More cycling tracks on NDMC agenda

In order to encourage and boost cycling in Lutyens’ Delhi, New Delhi Municipal Council (NDMC) has sought the help of Delhi Integrated Multi Modal System (DIMTS) for finding out area specific routes so as to make the capital a cyclist-friendly state.

The primary agenda behind this initiative is to promote non-motorised transport without disrupting traffic mechanism. Though there have been attempts to make Delhi a cyclist-friendly state before, it coul­dn’t elicit the expected resp­­­o­nse. However, recent steps taken by NDMC have been welcomed. 

In addition to the already existing cycle tracks at Lodhi Road, Lodhi Garden, Mandir Marg and Tilak Marg along with the dedicated tracks at BRT corridor, NDMC has been planning to introduce more tracks as part of their plans of making it a smarter capital. 

Speaking to Metrolife, OP Mishra, director (projects), ND­MC said, “We have sought the help of DIMTS in identifying areas where continuous tracks can’t be provided and finding a way for crossing over to the other side. We have already identified seven more tracks which will cross over and be linked with cycle tracks”.

Several experts and planners have been pushing for this initiative for a long time. “We have been propagating this for a long time, even writing letters to various chief ministers. It is a welcome initiative from their side as it would not only encourage cyclists but integrated cycling tracks will be a sign of a healthy state,” said Onkar Singh, secretary general, Cycling Federation of India.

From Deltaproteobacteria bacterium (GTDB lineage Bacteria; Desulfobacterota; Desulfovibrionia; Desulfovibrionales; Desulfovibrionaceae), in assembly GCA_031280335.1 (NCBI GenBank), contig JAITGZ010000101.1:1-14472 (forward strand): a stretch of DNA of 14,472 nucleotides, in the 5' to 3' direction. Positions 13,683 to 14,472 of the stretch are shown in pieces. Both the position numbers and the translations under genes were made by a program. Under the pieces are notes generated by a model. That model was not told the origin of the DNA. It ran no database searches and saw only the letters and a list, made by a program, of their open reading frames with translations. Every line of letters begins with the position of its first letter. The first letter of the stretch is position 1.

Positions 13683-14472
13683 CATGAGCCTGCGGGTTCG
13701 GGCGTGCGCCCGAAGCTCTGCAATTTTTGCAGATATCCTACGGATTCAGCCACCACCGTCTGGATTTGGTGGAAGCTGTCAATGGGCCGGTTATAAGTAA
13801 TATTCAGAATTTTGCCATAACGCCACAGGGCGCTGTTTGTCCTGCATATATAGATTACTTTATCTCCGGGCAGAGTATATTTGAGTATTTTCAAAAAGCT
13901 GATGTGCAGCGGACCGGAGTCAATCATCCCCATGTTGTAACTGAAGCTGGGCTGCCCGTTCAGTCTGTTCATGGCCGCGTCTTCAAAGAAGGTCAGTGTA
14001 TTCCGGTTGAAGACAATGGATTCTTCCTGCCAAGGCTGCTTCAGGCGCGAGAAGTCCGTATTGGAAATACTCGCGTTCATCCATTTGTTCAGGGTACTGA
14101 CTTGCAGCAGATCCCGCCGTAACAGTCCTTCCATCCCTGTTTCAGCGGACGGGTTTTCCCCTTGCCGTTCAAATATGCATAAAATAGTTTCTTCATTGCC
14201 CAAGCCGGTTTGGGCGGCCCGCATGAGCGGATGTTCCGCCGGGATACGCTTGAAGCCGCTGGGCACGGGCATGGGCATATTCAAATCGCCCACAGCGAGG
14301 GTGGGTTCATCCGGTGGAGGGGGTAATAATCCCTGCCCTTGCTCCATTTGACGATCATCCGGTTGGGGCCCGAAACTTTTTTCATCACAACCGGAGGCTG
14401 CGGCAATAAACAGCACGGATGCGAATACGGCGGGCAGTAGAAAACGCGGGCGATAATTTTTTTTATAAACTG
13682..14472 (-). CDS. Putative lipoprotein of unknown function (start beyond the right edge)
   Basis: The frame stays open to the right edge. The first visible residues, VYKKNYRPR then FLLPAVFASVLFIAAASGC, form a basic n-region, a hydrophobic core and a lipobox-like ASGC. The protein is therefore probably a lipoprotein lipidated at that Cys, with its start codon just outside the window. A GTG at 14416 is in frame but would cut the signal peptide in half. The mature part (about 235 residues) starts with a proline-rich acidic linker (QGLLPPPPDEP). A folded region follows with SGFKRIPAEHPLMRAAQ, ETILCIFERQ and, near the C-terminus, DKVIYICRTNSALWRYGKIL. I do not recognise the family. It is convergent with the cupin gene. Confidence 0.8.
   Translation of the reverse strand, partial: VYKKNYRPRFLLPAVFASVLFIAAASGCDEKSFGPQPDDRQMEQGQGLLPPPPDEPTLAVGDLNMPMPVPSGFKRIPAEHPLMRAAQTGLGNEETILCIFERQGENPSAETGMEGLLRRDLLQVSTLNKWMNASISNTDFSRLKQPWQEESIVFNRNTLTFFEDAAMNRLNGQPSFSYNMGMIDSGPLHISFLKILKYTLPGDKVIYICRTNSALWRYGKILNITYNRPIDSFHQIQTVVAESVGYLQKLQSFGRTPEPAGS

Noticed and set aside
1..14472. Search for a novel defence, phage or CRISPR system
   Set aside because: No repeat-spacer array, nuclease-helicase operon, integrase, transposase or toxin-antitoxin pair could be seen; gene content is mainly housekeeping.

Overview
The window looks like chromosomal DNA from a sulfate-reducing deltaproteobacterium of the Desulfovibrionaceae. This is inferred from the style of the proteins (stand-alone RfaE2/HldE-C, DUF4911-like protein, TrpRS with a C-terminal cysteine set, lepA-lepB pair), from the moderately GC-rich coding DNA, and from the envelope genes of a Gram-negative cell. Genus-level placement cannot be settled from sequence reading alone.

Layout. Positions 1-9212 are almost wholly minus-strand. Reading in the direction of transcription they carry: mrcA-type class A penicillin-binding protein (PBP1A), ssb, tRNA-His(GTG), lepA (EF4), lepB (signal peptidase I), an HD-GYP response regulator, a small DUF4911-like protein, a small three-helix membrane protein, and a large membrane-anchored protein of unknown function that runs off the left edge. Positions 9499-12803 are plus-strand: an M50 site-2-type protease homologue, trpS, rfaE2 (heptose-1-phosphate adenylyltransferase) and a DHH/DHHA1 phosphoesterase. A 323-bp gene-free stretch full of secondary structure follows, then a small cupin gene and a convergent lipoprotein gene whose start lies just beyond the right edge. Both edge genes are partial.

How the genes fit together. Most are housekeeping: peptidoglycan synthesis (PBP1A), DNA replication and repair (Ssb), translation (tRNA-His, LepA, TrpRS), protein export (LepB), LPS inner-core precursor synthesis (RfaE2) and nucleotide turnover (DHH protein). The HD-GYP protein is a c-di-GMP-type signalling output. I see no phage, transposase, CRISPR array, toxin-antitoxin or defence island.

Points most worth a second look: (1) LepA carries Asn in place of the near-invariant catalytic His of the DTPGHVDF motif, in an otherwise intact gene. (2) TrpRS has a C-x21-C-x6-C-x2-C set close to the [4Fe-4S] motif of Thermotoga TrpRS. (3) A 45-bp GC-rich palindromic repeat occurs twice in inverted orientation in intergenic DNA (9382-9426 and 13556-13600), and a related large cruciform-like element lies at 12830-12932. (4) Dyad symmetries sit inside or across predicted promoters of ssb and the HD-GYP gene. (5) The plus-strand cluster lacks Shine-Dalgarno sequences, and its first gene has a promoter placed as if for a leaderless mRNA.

Nalin Sinha, founder and convener of Delhi Cycling Club believes that more than 100 cyclists get killed every year in the Capital. “I think this initiative by NDMC was much needed and long overdue. The safety of cyclists is paramount which should be complemented with a comprehensive and holistic approach for cyclists,” he said.

Commenting on the claims that the Commonwealth cycling tracks have not been properly utilised, Sinha said, “Those tracks were made in a hurry. They were not designed as an integrated system for bicyclists. It should have covered the entire Capital as it is not that expensive to make it.” he added.

According to him, cyclists face chiefly four pro­­­b­­lems: lack of adequa­te infrastructure, safety issues due to high-speed motorised vehicles, lack of par­­king facilities and the mindset of people towards cyclists. 

“Thus, Government sho­uld develop a proper infrastructure for cyclists. This should be followed with an awareness campaign regarding cyclists’ safety, along with traffic police to give people what is rightfully theirs,” he believes.

“Efforts like Raahgiri, a car-free citizen initiative, is a good beginning towar­ds a long term sustainability purpose and should be expanded,” he says. However, Sinha echoed his concerns regarding space constraints for the cycling enthusiasts and demanded a master plan to facilitate the process.

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